11 Answers 11


You can use pageshow event to handle situation when browser navigates to your page through history traversal:

window.addEventListener( "pageshow", function ( event ) {
  var historyTraversal = event.persisted || 
                         ( typeof window.performance != "undefined" && 
                              window.performance.navigation.type === 2 );
  if ( historyTraversal ) {
    // Handle page restore.

Note that HTTP cache may be involved too. You need to set proper cache related HTTP headers on server to cache only those resources that need to be cached. You can also do forced reload to instuct browser to ignore HTTP cache: window.location.reload( true ). But I don't think that it is best solution.

For more information check:

  • Could you help the user Dhiraj he is on the right track but it's reloading two times. By the way, I have tried window.addEventListener( "unload", function() {} ); but it's doing nothing, the back button works as before, no change whatsoever ;( – John Doeherskij Mar 27 '17 at 10:34
  • How to unload BFCache? Could you update your code with more specific info? This line window.addEventListener( "unload", function() {} ); doesn't work. Is it complete? – John Doeherskij Mar 27 '17 at 10:48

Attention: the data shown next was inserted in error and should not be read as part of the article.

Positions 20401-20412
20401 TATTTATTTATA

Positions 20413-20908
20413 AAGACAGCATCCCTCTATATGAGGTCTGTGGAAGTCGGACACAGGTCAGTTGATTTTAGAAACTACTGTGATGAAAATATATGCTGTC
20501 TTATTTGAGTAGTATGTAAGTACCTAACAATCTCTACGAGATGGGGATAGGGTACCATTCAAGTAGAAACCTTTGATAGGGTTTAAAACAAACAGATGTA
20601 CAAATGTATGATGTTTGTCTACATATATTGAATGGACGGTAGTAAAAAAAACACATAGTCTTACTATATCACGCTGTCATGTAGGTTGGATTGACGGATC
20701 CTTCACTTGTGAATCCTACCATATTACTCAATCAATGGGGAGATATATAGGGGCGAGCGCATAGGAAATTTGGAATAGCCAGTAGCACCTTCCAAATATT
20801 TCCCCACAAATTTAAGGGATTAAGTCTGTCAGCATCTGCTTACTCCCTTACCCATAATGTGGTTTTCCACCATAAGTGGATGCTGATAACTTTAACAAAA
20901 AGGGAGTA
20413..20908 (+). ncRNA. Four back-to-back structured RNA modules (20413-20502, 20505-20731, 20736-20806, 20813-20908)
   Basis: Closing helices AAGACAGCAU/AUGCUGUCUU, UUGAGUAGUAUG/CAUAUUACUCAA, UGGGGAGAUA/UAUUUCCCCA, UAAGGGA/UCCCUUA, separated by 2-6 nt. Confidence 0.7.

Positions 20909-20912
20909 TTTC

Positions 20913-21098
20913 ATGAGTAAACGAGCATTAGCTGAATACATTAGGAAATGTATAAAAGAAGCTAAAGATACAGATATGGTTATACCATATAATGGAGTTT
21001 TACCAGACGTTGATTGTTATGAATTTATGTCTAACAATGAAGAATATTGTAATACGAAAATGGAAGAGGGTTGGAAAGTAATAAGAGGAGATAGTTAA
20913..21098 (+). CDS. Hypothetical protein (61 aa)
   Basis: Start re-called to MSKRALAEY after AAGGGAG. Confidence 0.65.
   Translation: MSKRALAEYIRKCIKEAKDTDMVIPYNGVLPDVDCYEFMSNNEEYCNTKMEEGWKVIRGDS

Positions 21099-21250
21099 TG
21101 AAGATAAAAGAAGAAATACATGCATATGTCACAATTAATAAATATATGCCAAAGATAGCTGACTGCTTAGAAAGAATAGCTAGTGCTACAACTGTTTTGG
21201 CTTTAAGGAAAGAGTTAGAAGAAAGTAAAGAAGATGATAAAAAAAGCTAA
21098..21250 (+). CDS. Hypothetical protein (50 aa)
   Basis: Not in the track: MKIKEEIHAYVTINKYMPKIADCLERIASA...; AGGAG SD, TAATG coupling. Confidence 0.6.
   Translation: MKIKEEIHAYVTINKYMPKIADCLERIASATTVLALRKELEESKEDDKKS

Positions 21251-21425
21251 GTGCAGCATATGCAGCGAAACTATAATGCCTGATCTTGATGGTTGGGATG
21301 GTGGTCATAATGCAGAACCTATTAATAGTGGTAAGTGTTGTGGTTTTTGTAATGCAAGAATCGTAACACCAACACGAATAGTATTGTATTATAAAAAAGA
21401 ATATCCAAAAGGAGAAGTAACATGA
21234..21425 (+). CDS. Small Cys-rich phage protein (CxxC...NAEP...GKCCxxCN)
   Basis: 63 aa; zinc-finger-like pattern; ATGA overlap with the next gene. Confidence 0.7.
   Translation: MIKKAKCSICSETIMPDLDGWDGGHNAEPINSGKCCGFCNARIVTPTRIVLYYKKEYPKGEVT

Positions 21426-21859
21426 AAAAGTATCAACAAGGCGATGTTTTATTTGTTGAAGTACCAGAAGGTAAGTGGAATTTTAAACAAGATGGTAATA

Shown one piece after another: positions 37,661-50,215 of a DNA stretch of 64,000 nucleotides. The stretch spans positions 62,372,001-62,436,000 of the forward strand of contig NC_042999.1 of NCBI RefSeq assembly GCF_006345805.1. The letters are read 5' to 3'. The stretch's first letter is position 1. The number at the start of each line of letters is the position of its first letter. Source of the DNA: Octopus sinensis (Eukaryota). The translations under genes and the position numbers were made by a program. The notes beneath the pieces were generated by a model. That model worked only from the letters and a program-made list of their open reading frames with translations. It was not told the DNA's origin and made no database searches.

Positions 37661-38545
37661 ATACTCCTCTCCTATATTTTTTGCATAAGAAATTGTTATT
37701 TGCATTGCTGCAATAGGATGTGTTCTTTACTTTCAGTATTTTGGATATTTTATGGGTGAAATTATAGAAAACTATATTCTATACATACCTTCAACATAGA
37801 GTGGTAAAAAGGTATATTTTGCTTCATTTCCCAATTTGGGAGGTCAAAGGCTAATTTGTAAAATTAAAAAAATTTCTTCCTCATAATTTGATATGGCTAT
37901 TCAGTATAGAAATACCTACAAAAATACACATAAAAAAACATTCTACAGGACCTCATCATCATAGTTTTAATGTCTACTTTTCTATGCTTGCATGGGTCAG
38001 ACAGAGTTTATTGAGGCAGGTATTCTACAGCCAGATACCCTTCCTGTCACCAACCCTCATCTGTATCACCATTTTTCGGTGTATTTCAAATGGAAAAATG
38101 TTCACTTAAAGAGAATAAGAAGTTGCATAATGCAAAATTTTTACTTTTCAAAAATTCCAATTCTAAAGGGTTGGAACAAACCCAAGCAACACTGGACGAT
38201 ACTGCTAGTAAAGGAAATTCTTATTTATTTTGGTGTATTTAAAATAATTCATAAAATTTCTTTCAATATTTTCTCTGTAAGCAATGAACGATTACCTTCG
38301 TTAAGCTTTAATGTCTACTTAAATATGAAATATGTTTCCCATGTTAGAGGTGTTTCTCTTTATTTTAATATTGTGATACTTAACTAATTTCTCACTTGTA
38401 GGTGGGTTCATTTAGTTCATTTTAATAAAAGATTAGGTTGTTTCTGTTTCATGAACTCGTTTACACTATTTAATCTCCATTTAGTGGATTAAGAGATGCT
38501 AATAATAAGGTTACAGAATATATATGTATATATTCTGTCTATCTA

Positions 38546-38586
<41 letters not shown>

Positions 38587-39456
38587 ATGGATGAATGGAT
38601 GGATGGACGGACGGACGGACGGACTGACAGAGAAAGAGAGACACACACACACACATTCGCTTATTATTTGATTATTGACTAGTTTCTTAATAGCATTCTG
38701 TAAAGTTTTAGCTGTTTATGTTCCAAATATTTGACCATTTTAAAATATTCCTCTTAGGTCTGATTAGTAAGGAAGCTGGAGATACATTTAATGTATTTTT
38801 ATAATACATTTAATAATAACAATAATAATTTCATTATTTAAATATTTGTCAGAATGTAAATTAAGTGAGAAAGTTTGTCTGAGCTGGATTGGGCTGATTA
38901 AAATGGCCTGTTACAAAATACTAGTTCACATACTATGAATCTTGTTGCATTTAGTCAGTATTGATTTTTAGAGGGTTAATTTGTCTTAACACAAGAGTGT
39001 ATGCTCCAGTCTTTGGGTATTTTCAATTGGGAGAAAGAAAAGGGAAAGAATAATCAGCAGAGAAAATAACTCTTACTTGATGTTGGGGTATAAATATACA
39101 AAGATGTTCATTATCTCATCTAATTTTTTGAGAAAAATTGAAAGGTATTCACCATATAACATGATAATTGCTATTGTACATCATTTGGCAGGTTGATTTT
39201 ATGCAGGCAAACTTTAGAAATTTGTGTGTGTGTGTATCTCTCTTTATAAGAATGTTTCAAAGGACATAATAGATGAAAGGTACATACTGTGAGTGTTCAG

• Chrome history traversal is somewhat confusing. Please try pageshow solution. – Leonid Vasilev Mar 27 '17 at 10:53
  • 1
    I still see a double load ;( Once the default Firefox (shows the old page; from browser cache perhaps?) and then the script fires again. The script will reload it to the stage that is actual, but I still see the old state for a second or so ;( I have the code inside $(document).ready( function() { /* code here */ }); – John Doeherskij Mar 27 '17 at 11:01
  • 4
    window.performance.navigation is deprecated. To check the navigation type I used window.performance.getEntriesByType("navigation")[0].type === "back_forward" – zero01alpha Jan 12 '20 at 23:59

It's been a while since this was posted but I found a more elegant solution if you are not needing to support old browsers.

You can do a check with


Documentation including browser support is here: https://developer.mozilla.org/en-US/docs/Web/API/Performance/navigation

So to see if the page was loaded from history using back you can do

if(performance.navigation.type == 2){

The 2 indicates the page was accessed by navigating into the history. Other possibilities are-